1586 - Sir Thomas Harriott first introduced potatoes to Europe. At first people thought they were poisonous because their blossom resembled that of toxic nightshade.

1588- The English sea captains Thomas the Earl of Leicester and Sir Francis Drake were playing a game of bowls when they were told the Spanish Armada had been sighted off the coast of Cornwall. The Armada was so big, just the front row of ships reached seven miles across. Leicester cooly said:" Come Drake, there’s time to finish the game." They finished their game, and defeated the Armada the next day.

1609- Sir George Somers was shipwrecked on the uninhabited island of Bermuda.
He stayed to found a settlement, claiming the island for Britain.

1615- French explorer Samuel de Champlain reached Lake Huron.

1655- Poet, playwright and duelist Cyrano de Bergerac died in Paris. The famous play about him and his big nose was written by Edmond Rostand in 1895.

1750-Composer Johann Sebastian Bach died at age 65. He had suffered blindness in his old age but is eyesight returned shortly before his fatal stroke. One of his final compositions was a chorale prelude: "Come, Kindly Death- come for my life is dreary, and of earth I am weary, etc."
He and his wife Anna Magdelena had 17 children, and 7 more by his first wife. Many of whom became composers Johann Christian Bach, Carl Phillip Emmanuel Bach, etc. Bach’s music was soon forgotten until rediscovered by Mendelsson and others in the 1820s.. Albert Einsteins brother Alfred said Bach’s music" almost makes one want to become Christian."

1788- Master British portrait painter Sir Joshua Reynolds visited the other master British portrait painter Sir Thomas Gainsborough, who was dying or cancer. They had been enemies for years, but now at the end they made up. When Reynolds left him, Gainsborough said "Goodbye until we meet in the Hereafter, Van Dyck in our company."

1808- The Turkish Janissaries, the royal guard, deposed Sultan Mustapha VI and replaced him with his cousin Mehmed II. The Janissaries were the real power in Istanbul at this time, keeping a supply of royal princes in the harem, to be taken out as needed. Sultans sometimes picked what Harem girl they would favor that night by how many garlic cloves she could hold in her bellybutton.

1809- Battle of Talavera. General Sir Arthur Wellesley defeated the French army in Spain and for that was made Viscount Wellington. Sir Hugh Gough, who would later earn fame conquering the Punjab in India, was a major at the time. In this battle Gough was so grievously wounded he was laid out on a pile of corpses for dead. Wellington was commenting to his staff upon his bravery, when to prevent being buried alive, Hugh signaled by pushing his arm up out of the corpses, and waved his hat at the startled Wellington." You-hoo..M’Lord, I’m not dead yet…"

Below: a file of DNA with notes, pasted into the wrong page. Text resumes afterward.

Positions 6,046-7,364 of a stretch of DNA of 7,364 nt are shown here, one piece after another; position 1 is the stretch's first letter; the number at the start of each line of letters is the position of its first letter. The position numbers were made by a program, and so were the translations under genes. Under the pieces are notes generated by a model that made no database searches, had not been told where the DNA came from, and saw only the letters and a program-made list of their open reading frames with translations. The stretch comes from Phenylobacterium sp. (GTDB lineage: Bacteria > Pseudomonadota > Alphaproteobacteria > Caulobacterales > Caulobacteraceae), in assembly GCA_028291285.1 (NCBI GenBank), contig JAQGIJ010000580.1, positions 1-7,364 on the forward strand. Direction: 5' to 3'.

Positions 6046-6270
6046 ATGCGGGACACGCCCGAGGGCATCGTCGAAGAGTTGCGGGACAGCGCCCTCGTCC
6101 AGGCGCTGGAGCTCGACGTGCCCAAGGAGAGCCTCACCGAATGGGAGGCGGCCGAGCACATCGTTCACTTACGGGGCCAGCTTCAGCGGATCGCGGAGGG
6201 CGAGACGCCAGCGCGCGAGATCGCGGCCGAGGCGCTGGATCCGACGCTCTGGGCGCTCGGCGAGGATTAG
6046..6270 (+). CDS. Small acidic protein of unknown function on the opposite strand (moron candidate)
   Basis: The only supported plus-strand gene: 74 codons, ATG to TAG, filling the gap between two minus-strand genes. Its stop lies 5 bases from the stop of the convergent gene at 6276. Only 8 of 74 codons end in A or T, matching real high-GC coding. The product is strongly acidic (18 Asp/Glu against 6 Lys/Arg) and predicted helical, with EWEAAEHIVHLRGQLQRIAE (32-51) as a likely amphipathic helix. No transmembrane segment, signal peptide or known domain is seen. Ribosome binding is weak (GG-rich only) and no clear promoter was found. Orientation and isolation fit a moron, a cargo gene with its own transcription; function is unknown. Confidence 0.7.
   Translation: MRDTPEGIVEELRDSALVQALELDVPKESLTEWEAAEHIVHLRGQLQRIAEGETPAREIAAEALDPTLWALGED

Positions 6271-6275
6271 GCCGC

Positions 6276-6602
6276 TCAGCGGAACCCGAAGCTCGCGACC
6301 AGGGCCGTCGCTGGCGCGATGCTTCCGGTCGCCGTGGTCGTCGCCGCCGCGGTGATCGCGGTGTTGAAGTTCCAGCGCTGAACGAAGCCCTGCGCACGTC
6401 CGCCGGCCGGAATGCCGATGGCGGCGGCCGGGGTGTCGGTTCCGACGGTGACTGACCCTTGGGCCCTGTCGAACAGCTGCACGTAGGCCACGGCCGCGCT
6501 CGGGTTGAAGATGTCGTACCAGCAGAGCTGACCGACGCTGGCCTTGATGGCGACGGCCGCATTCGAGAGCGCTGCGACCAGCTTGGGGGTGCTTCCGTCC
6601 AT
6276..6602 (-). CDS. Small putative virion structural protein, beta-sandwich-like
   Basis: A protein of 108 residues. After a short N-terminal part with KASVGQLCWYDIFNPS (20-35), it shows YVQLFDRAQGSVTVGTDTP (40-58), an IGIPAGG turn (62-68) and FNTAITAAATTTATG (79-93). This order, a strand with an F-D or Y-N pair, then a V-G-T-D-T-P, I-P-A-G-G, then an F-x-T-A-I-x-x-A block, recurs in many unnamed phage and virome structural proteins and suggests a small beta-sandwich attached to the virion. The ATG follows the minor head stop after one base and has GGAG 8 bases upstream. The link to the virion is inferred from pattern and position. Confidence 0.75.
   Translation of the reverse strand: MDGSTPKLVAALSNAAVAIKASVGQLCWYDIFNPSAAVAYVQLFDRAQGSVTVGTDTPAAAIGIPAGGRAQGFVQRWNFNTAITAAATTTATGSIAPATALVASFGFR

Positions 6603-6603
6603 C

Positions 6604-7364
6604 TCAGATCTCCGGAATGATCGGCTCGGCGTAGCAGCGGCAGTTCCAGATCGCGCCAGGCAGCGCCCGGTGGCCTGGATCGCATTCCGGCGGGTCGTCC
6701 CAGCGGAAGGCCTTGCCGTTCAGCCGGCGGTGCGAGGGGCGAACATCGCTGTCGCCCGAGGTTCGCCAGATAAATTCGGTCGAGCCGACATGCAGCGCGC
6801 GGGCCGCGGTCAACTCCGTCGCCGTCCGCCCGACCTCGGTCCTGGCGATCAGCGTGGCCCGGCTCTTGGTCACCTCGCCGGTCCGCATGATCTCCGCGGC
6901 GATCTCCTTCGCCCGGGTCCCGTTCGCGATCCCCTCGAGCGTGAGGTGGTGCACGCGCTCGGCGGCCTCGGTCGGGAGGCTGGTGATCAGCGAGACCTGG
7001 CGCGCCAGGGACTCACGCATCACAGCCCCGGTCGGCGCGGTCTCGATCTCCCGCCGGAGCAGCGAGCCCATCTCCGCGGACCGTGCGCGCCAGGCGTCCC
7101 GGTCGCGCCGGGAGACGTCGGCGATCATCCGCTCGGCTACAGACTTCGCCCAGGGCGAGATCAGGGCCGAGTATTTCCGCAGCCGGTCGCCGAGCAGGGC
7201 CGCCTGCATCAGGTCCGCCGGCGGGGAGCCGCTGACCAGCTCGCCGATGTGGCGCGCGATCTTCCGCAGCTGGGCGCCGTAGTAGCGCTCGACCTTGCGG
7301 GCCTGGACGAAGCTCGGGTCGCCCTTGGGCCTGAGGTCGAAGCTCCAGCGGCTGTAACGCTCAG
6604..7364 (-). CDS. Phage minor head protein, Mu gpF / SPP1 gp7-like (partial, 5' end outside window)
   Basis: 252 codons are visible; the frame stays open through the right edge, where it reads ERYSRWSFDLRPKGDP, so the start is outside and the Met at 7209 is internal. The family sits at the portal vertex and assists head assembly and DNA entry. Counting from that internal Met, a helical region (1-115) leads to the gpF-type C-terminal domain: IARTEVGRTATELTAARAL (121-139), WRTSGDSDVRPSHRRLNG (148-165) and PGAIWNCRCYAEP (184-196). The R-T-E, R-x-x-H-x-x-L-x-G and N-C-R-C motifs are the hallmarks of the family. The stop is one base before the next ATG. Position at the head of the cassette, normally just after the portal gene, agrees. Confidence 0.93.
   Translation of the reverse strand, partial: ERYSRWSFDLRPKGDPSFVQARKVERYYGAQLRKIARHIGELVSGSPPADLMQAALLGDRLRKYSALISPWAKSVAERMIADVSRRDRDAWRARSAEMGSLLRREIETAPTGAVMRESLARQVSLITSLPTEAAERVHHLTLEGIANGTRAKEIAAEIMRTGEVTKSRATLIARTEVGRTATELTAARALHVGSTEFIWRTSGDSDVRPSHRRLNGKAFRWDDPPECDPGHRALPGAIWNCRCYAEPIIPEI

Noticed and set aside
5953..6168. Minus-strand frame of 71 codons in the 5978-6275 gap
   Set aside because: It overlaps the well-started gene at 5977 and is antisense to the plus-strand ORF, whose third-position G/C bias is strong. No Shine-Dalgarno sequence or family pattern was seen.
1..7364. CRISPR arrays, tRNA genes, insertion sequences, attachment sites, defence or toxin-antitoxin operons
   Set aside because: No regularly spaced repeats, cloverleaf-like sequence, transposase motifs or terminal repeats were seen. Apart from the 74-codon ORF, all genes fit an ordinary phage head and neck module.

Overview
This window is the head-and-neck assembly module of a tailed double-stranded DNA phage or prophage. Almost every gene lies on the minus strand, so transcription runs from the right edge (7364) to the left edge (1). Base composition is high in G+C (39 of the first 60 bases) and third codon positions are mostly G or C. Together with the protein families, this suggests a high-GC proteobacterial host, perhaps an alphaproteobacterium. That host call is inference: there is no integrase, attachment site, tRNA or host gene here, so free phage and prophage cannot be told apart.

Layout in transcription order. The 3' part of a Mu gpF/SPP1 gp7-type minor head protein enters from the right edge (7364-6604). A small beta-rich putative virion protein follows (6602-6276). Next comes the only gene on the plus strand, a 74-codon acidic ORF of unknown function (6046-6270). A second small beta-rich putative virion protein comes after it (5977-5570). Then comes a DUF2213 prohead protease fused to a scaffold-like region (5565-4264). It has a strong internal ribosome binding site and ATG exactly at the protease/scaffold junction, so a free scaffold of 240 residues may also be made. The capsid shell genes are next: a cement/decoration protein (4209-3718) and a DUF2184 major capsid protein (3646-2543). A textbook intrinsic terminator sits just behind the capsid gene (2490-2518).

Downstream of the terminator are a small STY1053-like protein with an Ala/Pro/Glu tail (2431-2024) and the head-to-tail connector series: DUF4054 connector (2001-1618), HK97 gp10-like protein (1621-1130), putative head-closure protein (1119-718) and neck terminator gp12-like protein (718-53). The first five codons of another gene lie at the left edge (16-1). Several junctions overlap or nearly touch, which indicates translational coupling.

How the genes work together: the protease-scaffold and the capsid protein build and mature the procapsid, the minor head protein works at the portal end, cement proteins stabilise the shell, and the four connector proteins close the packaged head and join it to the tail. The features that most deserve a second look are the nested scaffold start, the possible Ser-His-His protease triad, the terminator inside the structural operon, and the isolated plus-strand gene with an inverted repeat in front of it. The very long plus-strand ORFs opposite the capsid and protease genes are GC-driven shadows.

1812- General Light Horse Harry Lee was a Revolutionary War hero and had eulogized George Washington as "First in War, First in Peace, First in the Hearts of his Countrymen".
But this year the old general got involved with mob violence in Baltimore while trying to protect a publisher friend who was against "Mr. Madison’s War with the British”, what we now call the War of 1812. Despite his fame Lee was dragged by a mob and beaten senseless, one of his eyes almost gouged out. He went to the West Indies to convalesce –and escape his creditors, but he never fully recovered. His 5 year old son was future Civil War General Robert E. Lee.

1821- Peru declared independence from Spain.

1839- Italian revolutionary Guisseppe Fleschi wanted to assassinate the king of France, King Louis Phillipe. He rigged up a strange device that could fire 25 gun barrels simultaneously. He pointed this machine at the king during a military parade and pulled the string. All the guns went off but not one hit their intended target. Ironically, the only person killed was the elderly war minister Marshal Mortier, an old general of Napoleon's, who had spent thirty years amid shot and shell and had never even been scratched.

1841- The body of Mary Cecilia Rogers was pulled out of New York Harbor. The sensational murder of the “Beautiful Cigar Girl” inspired Edgar Allen Poe to write “ The Mystery of Marie Roget.”

1858- The French photographer Nadar went up in a balloon and took the first aerial photograph.

1866- BUFFALO SOLDIERS- An act of Congress called for the creation of two all black cavalry regiments to serve in the peacetime army's frontier duty. These units, the 9th and 10th U.S. Cavalry became the famous "Buffalo Soldiers". They were so named by the Indians because an African-Americans hair resembled the tuft of hair between a buffalo's horns to them, a symbol of magical strength. Buffalo Soldiers defeated the Apaches and charged up San Juan Hill right alongside Teddy Roosevelt’s Rough Riders. Their captain in Cuba named John Pershing was given the nickname Blackjack Pershing not for a love of cards, but for preferring leading black troops to white.